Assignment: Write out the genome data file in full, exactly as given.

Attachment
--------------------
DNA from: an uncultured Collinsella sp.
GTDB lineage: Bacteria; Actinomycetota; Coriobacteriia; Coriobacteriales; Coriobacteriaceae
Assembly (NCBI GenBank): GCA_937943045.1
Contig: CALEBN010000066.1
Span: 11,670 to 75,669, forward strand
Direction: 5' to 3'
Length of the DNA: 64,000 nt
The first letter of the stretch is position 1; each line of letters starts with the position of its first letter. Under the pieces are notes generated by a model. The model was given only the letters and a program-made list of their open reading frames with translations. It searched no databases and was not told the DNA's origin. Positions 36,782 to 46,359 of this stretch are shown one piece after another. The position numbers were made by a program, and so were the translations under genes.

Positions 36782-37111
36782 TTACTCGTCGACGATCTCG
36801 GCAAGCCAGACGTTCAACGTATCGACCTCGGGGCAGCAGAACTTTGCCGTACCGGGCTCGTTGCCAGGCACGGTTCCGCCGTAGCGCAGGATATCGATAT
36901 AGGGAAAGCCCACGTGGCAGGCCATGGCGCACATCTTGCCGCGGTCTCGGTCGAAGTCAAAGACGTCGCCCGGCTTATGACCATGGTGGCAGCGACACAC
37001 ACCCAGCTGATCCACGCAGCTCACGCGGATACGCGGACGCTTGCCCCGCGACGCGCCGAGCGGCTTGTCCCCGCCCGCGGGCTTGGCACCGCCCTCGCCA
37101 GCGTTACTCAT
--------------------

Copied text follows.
DNA from: an uncultured Collinsella sp.
GTDB lineage: Bacteria; Actinomycetota; Coriobacteriia; Coriobacteriales; Coriobacteriaceae
Assembly (NCBI GenBank): GCA_937943045.1
Contig: CALEBN010000066.1
Span: 11,670 to 75,669, forward strand
Direction: 5' to 3'
Length of the DNA: 64,000 nt
The first letter of the stretch is position 1; each line of letters starts with the position of its first letter. Under the pieces are notes generated by a model. The model was given only the letters and a program-made list of their open reading frames with translations. It searched no databases and was not told the DNA's origin. Positions 36,782 to 46,359 of this stretch are shown one piece after another. The position numbers were made by a program, and so were the translations under genes.

Positions 36782-37111
36782 TTACTCGTCGACGATCTCG
36801 GCAAGCCAGACGTTCAACGTATCGACCTCGGGGCAGCAGAACTTTGCCGTACCGGGCTCGTTGCCAGGCACGGTTCCGCCGTAGCGCAGGATATCGATAT
36901 AGGGAAAGCCCACGTGGCAGGCCATGGCGCACATCTTGCCGCGGTCTCGGTCGAAGTCAAAGACGTCGCCCGGCTTATGACCATGGTGGCAGCGACACAC
37001 ACCCAGCTGATCCACGCAGCTCACGCGGATACGCGGACGCTTGCCCCGCGACGCGCCGAGCGGCTTGTCCCCGCCCGCGGGCTTGGCACCGCCCTCGCCA
37101 GCGTTACTCAT